Column #53 Chiangmai, Thailand
July 1, 1998
Near the tip of northern Thailand and roughly three hours by car, both east and west, from the Burmese (now Myanmar) and Laotian borders lies the centuries old provincial mountain town of Chiangmai. It’s here, both inside — and in the teak-treed forests outside — the old moat and crumbling stone walls that centuries ago protected the town from invasion, that I’ve holed up for the past few days and nights. It’s here, smack in the middle of the infamous Golden Triangle — that tropical slice of the planet which once supplied poppies for the illicit opium trade — where I have snorted out (pardon the pun) and found the local darts scene.
Sometimes in a foreign land the search for a game is limited only by one’s command of the language necessary to get pointed in the right direction. The thing is — there’s a world of difference between setting off with a list of handy vocabulary and actual command of that vocabulary. Pronunciation is often critical to the successful communication experience.
Just as in English where the same word, depending on the context, can mean entirely different things (as in “can”: “Hey! Find some cigarette ashes so I can rub this crayon off the scoreboard”; “Beer in a can tastes like puke”; “Hold it a minute — my partner’s in the can”; “Look at the can on her!”) words in Thai, particularly when one factors in the complexities of intonation and how people from different cultures actually hear words spoken by another, can mess up the untrained big time.
The point of all this is just to say that it took me two days to find a board in Chaingmai. Locals who at first thought I was shopping for a puppy pointed me to the heart of the darts scene when I finally learned that the word for dart (“look dog”) was pronounced “loo dah”.
It turns out, as is the case most anywhere, that darts is more than just alive in Chaingmai. There’s an organized league — the Changmai Pub Darts League (CPDL) — that competes weekly throughout the small city. Teams are fielded from ten locations. I hit four of them.
At the top of the list has to be The Pub (189 Huay Keow). Once rated by Newsweek Magazine as one of the world’s best pubs, The Pub is Chaingmai’s oldest tavern and founding sponsor of the CPDL. The set up is excellent. If the shooters I met — Jeep, Goi and Nga — knew their out shots I’d have had a hefty Singa beer tab at the end of the night.
Next is a tossup between the Red Lion and the White Lotus both located near Charoen Prathen inside the old moat in the center of town. The Red Lion is owned by a British guy named Kevin who maintains the CPDL’s statistics. The place is small, the crowd is international and the one board is in a small room in the rear. Kevin gave me a few games, lost them all, paid me in beer and then wandered off to talk with other patrons, unlike me, who appeared to actually give a rat’s ass about the Liverpool Football Club and other things British.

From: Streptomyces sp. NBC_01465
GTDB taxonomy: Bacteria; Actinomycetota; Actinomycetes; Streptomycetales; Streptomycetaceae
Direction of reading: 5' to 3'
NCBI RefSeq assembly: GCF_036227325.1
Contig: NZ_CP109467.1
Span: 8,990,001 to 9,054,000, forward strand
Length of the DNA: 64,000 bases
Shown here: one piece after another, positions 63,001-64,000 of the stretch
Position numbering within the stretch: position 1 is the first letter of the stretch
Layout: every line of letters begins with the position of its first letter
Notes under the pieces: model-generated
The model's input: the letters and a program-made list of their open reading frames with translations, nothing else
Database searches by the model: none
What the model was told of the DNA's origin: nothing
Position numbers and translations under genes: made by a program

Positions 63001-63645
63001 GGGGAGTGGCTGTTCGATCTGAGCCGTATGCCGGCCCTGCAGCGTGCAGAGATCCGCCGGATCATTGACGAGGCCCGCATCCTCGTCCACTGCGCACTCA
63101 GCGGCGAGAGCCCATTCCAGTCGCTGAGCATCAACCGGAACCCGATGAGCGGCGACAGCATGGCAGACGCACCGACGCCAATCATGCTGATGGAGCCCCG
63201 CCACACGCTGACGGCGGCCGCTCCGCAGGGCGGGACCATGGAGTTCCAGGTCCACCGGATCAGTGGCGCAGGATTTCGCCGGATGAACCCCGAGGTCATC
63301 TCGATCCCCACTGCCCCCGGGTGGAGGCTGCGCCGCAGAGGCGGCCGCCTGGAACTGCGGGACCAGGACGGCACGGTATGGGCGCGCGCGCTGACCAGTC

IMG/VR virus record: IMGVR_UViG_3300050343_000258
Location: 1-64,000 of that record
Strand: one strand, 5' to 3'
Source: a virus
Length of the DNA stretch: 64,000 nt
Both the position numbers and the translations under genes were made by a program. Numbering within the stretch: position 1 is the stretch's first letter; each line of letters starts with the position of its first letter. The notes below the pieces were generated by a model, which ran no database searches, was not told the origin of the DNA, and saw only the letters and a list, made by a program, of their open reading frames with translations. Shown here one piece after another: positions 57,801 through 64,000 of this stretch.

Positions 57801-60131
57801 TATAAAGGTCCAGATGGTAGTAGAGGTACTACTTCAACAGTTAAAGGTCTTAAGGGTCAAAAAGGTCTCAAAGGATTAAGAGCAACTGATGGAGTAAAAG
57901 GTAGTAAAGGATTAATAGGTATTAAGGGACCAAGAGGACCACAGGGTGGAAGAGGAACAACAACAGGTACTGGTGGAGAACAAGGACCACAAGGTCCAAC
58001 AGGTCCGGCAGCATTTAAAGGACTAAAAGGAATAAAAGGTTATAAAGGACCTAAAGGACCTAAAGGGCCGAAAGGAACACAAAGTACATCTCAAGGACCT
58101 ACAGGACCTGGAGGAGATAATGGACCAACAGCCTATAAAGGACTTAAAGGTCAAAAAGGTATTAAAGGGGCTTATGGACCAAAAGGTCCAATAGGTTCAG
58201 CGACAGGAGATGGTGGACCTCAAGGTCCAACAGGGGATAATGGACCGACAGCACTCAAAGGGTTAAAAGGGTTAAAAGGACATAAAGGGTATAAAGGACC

As the name implies, the White Lotus is very much a local hangout. Here you’ll find three rock hard boards and some of the softest competition I’ve come across in my travels. Still, the atmosphere is one-of-a-kind, thoroughly Thai, and entirely worth an evening of your time.
Finally, if you feel like mixing in a round of golf with your darts, you might hit the Gymkana Club (on Nong Hoi). There’s just one board in the clubhouse but it’s better than the golf course and on Monday evenings the best of the CPDL gather for a Luck of the Draw tournament.
At the end of the day, regardless of where you choose to step to the line in this spectacular mountain getaway, you won’t be disappointed. Moreover, you’ll be pleased with what you find when your darts are tucked away in their case. The city is quaint, compact enough to navigate by bicycle, relaxed and about as friendly as you’ll find anywhere in the world. A visit to one of the more than 300 Buddhist temples can be an experience in itself. A walk in the cool night air past the remnants of the old walls and fortified gates which bound the old city is simply surreal.
Then, be certain to stop at the Good View restaurant set on the banks of the tree-lined Ping River which winds through the center of town. Pass on the things that look like potato chips — they’re actually fish stomachs. I recommend the pizza. But be careful. I asked for a pizza with pepperoni on it and received a circle of baked dough smothered in pepper.
As I’ve said, pronunciation can be the key to a successful communication experience!
From the Field,
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